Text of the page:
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Getting her to accept ANYTHING on her hind legs has been a work in progress and probably our biggest struggle. But now she lets me put on boots without any fuss. One day we’ll try for shipping boots. One day.

And then today we did some groundpole work on the lunge line. Did she do everything perfectly every time? Nope. But she was willing and learned and figured out so much on her own. I didn’t always give her the best line to the poles and it was ok, she would trot through them and get it done. And at the end, when I gave her the option of hopping over an 18″ jump, she happily showed me that this was all a piece of cake.

I feel as though once we get a solid partnership, one where we both trust and understand each other, the sky is going to be the limit. I leave today for a cross-country adventure with Peekaboo, and I know I will miss this baby horse so much. It’s so fun to be excited to go the barn every day. Even if all our homework is just to lead from the right side, or get her comfortable with walking by the ditch on the property. Baby horses are the BEST. Or, at least that’s how I am feeling this week 🙂

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Georgie’s New Beginning

I’ve been meaning to post about Georgie for some time now. But June has kept me busy and filled with content. So, here is the update you’ve all been waiting for. 🙂

I spent much of March riding Georgie, assessing soundness while I asked more of her and got her fitter. The hope was that she would be able to be half leased by a junior rider and she would be able to handle the increased level of work. During the month I went from questioning Georgie’s future to feeling comfortable with her going into work again. It’s amazing what some fitness work and consistency can do for a horse.

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She still refuses to pose for pictures. EVER

When Sarah returned from California the beginning of April I could confidently say I felt Georgie would enjoy getting back to work and doing 2′ to 2’3 jumping with a junior. Sarah had the perfect student in mind and, well, now they’re paired up and Georgie is being half leased.

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Obviously this is hard and weird and sad for me. But don’t worry, I put some stipulations in the lease (cause I can do that, as her caregiver, I guess) and it states in the lease that either Sarah or I can ride the mare once a week to assess soundness (or give her a tune up ride). Despite how strong and sound she was feeling in March, I still worried that the mare would have issue with being ridden regularly. But having ridden Georgie this past week, I can lay those worries to rest. She felt great. I took her for a walk/trot and then just let her gallop, because she was begging me too. It felt great to be back on her and feeling her want to gallop.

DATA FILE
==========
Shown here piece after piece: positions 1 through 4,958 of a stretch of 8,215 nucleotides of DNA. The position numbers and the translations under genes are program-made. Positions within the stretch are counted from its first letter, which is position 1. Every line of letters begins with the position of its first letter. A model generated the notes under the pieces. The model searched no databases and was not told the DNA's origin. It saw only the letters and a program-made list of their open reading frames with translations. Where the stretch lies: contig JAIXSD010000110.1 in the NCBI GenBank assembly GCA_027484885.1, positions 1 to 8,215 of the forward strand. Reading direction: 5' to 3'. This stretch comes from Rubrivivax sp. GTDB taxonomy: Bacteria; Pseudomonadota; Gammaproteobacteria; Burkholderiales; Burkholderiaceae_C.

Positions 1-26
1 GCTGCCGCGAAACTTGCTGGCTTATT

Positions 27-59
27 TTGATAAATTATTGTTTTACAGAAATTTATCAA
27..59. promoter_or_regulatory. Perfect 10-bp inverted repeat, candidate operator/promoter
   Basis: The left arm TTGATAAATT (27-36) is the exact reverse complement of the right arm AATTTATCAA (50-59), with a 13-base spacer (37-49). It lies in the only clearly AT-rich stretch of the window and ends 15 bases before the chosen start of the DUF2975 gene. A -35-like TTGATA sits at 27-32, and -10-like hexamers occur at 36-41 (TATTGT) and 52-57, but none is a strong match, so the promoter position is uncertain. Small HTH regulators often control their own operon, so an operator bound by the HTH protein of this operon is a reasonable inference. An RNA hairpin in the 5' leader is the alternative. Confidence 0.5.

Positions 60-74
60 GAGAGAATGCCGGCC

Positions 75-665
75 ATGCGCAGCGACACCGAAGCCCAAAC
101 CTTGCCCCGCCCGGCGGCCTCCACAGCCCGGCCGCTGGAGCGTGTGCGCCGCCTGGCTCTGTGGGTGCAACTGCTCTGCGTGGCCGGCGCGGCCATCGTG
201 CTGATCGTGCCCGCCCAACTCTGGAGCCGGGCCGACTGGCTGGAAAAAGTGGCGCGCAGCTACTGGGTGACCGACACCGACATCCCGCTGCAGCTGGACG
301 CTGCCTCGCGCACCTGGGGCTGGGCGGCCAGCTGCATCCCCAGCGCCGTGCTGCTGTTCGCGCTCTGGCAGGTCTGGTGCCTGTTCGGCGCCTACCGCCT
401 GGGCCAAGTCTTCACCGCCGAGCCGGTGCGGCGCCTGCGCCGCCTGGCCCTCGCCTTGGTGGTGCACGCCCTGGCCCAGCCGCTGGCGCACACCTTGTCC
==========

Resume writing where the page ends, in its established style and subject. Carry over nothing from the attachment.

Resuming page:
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Plus we got to ride with Tommy , who happens to be Georgie’s boyfriend

And while sure, this ride was supposed to be for Georgie, it helped me so much too. When I ride/work with June, I have to be thinking all the time. There’s never really any down time. It was the same with Macy. With Georgie I could just relax and enjoy it. Letting her gallop around the field reminded me why I love riding so much. Why a partnership with a horse is such a special thing.

I still hope June has half the heart Georgie does. I love watching her new rider love on her and I hope she appreciates just how special a horse she is. I’m so glad she is still at my barn, still in Sarah’s care, and that I’m able to watch over her and ride her as well. Oh, and as an added bonus, she is housed right next to June. She has already figured out that for every treat June gets, she gets one too.

So, here’s to a great new life for Georgie, and her teaching another rider just how special a horse she is.

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Actual Pics of Me on June

So, I realize I was all “I’m not going to ride June until she’s 4” and that is still 2 months away. But baby horse has progressed so far and well with her ground work, I was kinda like “Well, its time to hop on her.”